Futures on U.S. stock indexes, which stopped trading at 9:15 a.m. EDT because of the Good Friday holiday, plunged after the government reported unexpectedly weak jobs numbers for March.

Nonfarm payrolls rose by 120,000 last month, down from a gain of 275,000 in February and well below consensus expectations by analysts of a 205,000-job gain compiled by Bloomberg News. The March job-addition numbers were the weakest in five months, according to Friday's Labor Department report.

The unemployment rate fell to 8.2 percent, from 8.3 percent in February, which was in line with what analysts had expected.

On balance, today's employment report ... brings into question the sustainability of job growth through the middle portion of 2012, said Guy Lebas, chief fixed-income strategist at Janney Montgomery Scott in Philadelphia.

Futures on the S&P 500 index fell 1.10 percent, futures on the Dow Jones Industrial Average dropped 0.92 percent and futures on the Nasdaq 100 Index declined 1.03 percent.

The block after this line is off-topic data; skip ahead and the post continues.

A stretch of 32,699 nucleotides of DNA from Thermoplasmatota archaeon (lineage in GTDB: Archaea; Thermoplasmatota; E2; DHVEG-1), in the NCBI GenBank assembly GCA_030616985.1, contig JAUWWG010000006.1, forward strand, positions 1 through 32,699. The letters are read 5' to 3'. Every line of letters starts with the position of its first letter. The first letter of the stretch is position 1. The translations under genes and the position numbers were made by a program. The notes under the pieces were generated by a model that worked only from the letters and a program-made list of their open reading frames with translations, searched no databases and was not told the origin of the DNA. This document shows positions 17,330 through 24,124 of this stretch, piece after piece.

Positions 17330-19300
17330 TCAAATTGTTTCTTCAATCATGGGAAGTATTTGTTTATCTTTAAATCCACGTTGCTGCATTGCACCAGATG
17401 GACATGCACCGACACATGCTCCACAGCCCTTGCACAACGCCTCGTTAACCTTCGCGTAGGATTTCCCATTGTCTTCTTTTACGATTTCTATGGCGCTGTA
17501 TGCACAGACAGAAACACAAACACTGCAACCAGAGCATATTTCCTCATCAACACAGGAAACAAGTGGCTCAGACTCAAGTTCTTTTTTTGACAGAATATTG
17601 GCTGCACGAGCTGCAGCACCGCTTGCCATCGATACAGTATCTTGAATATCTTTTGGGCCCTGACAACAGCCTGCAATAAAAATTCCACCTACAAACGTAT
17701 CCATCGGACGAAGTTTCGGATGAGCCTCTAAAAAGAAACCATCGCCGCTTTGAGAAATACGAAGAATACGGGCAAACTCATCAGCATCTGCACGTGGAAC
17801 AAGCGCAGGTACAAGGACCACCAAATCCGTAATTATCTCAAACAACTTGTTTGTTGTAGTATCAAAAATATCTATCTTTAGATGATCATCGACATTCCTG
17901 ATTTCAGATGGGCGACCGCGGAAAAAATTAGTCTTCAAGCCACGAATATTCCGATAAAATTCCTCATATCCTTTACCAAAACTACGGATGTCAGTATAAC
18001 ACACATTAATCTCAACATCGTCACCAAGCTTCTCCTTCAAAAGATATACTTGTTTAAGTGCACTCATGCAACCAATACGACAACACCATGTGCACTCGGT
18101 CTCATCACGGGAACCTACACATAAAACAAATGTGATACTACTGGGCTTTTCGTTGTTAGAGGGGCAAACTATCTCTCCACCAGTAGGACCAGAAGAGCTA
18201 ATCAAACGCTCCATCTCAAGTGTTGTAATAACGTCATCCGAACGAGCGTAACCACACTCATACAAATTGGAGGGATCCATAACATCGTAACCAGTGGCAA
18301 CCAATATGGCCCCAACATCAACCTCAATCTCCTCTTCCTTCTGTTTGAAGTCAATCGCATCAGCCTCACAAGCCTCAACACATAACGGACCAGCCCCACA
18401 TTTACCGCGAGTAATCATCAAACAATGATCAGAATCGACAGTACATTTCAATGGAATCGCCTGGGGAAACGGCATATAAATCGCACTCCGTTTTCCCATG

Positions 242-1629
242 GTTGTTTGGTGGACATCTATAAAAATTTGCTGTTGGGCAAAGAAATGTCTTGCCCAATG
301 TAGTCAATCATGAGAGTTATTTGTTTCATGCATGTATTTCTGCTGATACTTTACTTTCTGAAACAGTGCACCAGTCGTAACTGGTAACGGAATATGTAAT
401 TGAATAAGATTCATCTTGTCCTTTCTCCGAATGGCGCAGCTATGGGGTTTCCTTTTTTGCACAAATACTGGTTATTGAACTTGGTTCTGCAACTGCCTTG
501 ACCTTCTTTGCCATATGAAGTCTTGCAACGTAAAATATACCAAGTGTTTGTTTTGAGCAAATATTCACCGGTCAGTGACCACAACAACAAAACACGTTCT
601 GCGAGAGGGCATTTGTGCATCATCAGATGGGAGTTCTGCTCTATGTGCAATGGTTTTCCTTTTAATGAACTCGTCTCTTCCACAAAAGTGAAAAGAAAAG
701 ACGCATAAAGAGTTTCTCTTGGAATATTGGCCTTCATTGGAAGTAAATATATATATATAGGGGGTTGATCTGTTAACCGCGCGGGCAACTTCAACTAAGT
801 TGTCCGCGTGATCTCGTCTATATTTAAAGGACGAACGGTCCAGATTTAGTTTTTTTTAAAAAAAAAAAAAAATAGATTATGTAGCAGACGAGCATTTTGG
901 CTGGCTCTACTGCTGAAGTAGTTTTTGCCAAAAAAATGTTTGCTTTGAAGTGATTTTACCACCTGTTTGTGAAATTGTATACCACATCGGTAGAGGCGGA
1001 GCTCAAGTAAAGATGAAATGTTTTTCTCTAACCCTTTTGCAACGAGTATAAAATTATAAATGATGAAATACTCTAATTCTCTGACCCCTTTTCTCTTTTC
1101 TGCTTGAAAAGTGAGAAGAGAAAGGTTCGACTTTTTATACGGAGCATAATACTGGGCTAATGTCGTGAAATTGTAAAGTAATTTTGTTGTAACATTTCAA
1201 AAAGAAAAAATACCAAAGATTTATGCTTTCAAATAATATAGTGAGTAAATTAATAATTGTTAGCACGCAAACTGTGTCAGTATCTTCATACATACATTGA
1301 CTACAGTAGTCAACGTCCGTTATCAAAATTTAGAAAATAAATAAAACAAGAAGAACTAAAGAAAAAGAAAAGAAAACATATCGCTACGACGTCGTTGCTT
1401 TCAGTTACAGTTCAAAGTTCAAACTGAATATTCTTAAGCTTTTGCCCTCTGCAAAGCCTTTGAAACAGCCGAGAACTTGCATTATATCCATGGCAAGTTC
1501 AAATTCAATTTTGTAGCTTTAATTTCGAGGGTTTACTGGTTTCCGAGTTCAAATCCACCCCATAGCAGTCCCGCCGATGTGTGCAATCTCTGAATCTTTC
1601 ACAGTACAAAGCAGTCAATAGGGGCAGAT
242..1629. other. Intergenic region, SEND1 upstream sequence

While a weak jobs report is a negative sign for the economy, it does boost the chances the Federal Reserve will roll out a third round of quantitative easing -- a program that injects liquidity into the financial system through purchases of Treasury bonds -- if the recovery continues to lose steam.

The first two rounds of quantitative easing between 2008 and 2011 significantly boosted asset prices.

The latest employment report will ... seriously challenge any thoughts that Fed can end unorthodox measures with an end to Operation Twist at the end of June, said Alan Ruskin, a senior currency strategist for Deutsche Bank, referring to a Fed practice of buying longer-dated Treasurys as a means of depressing their yields.

U.S. stocks have tended to rise and fall in correlation with employment data, as strong jobs numbers earlier this year also sparked rallies.